Guest Comment: Town of Portville opting out on marijuana | Opinion

With every board member agreeing, we will opt out of allowing cannabis dispensaries to be permitted in the town of Portville.

As the New York state deadline in December approaches, we have discussed the issues several times and we all feel the same way: We will not put profit ahead of the public health and safety of our residents.

I have spoken several times to county and state officials and researched it for a long time. I just don’t throw out my opinion based on hearsay, I research things.

Here are a few facts on legalized marijuana use.

The use of cannabis by drivers will remain prohibited, but driving under the influence is still a major worry for the New York Sheriff’s Association and the New York Association of Chiefs of Police.

“In every state where marijuana has been legalized, you’ve seen an increase of traffic accidents and traffic fatalities. It’s just a fact.” — NYS Association of Police’s Patrick Phelan, quoted by New York News.

Experts also warn legal recreational marijuana could lead to more overdoses in children. Dr. Stephanie Widmer, a Long Island emergency medicine physician, addressed in March a rise in pediatric exposures to cannabis and that “marijuana edibles” are landing children in emergency rooms across the country. According to a study published by the American Academy of Pediatrics, poison center calls associated with unintentional pediatric exposures to cannabis increased in the United States from 2017 to 2019, largely as a result of the accidental consumption of edible cannabis products. A study published in JAMA-Pediatrics (the Journal of the American Medical Association) revealed that after legalizing recreational marijuana in 2014, Colorado saw an average of 34% increase in cannabis-related poison control cases per year.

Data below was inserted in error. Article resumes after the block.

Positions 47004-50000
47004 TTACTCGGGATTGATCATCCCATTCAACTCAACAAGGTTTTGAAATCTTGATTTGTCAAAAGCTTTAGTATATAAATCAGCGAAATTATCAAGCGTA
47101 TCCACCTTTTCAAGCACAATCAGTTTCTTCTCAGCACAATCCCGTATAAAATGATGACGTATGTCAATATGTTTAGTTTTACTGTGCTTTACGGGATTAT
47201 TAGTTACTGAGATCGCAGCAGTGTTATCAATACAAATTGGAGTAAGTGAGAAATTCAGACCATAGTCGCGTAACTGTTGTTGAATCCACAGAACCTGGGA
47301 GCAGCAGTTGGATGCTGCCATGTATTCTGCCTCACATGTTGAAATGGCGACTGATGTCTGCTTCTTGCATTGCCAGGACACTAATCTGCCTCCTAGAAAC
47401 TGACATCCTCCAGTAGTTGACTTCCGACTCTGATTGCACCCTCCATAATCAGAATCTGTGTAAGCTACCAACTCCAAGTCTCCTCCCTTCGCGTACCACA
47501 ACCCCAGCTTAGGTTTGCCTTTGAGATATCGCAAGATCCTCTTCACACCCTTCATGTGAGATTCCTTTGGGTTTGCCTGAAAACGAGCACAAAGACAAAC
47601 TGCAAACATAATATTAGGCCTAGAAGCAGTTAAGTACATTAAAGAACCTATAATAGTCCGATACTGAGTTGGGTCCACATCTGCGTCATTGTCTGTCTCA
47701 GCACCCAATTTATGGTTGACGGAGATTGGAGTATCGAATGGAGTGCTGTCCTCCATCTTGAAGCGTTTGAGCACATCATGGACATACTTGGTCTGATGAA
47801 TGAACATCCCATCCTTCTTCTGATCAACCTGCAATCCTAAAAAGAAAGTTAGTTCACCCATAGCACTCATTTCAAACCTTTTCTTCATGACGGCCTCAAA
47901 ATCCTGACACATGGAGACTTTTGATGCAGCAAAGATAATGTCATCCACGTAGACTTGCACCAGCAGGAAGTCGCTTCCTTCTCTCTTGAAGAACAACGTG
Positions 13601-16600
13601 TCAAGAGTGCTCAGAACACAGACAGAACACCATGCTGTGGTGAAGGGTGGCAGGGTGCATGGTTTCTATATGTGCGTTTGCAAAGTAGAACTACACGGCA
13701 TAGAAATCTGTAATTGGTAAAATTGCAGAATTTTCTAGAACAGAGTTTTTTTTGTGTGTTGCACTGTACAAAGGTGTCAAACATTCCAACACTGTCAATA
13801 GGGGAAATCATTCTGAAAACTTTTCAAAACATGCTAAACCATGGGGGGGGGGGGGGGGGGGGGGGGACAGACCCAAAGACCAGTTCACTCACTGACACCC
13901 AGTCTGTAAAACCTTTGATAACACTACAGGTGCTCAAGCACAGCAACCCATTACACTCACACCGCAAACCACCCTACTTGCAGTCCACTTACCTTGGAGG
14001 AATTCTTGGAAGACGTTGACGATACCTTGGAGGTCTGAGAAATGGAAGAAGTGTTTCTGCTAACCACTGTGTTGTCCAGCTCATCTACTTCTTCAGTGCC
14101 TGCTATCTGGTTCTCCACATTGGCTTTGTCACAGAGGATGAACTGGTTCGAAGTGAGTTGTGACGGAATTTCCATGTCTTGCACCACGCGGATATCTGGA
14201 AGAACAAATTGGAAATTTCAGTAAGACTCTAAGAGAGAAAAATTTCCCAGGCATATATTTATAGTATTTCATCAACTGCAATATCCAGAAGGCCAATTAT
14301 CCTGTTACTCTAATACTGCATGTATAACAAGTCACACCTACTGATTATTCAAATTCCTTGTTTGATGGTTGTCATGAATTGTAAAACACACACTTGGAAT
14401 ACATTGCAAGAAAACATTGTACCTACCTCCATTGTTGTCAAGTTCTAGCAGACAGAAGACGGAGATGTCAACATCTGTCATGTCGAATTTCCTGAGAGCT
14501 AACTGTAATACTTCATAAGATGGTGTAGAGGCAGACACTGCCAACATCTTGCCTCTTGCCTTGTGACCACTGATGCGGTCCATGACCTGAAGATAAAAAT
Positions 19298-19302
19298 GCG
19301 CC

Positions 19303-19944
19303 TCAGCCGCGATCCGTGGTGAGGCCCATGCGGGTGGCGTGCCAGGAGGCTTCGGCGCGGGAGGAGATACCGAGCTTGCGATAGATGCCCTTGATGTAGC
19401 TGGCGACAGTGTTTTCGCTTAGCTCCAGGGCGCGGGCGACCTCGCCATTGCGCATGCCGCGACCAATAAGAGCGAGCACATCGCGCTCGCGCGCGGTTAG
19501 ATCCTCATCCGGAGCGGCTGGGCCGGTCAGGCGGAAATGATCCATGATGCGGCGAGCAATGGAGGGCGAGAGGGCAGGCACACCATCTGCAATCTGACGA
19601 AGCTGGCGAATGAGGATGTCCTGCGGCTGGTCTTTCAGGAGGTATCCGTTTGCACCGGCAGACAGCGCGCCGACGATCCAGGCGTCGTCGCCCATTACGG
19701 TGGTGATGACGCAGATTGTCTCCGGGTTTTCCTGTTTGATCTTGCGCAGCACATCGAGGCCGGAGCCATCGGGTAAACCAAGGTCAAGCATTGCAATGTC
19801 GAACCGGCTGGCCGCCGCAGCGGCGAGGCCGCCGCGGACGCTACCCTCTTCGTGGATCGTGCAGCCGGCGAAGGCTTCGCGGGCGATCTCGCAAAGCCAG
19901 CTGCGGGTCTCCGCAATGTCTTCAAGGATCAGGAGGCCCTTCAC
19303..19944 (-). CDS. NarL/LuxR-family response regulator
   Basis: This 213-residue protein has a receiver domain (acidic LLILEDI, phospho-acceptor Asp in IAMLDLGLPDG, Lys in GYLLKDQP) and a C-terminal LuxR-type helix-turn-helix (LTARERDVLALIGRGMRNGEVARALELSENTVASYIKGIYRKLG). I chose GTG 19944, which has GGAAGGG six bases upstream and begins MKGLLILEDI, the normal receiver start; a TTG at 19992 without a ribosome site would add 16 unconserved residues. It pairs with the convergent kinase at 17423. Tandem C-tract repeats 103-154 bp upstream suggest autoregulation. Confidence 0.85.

A study published in the Canadian Medical Association Journal found an increase in fatal motor vehicle collisions may be tied to legalization, with similar studies also highlighted by the Insurance Institute for Highway Safety-Highway Loss Data Institute. Data showed crash rates spiked with the legalization of recreational marijuana use and retail sales in California, Colorado, Nevada, Oregon and Washington.

Driving simulator tests have shown that drivers who are high on marijuana react more slowly, find it harder to pay attention, have more difficulty maintaining their car’s position in the lane and make more errors when something goes wrong than they do when they’re sober.

Other factors related to how legalization has affected the way people use marijuana, rather than the physiological effects of the drug, may also be at play. For example, the larger spike in crash rates in Colorado — the first state to legalize recreational use — suggests a burst of enthusiasm that leveled off as the drug’s new status became more commonplace.

The U.S. Department of Health and Human Services’s Substance Abuse and Mental Health Service Administration (SAMHSA) notes that marijuana use “comes with real risks that can impact a person’s health and life. Marijuana was the most commonly used illegal substance in the U.S. and its use is growing now that it is legal in (several) states. Marijuana use among all adult age groups, both sexes and even pregnant women is on the rise. At the same time, the perception of how harmful marijuana use can be is declining. Increasingly, young people today do not consider marijuana use a risky behavior.”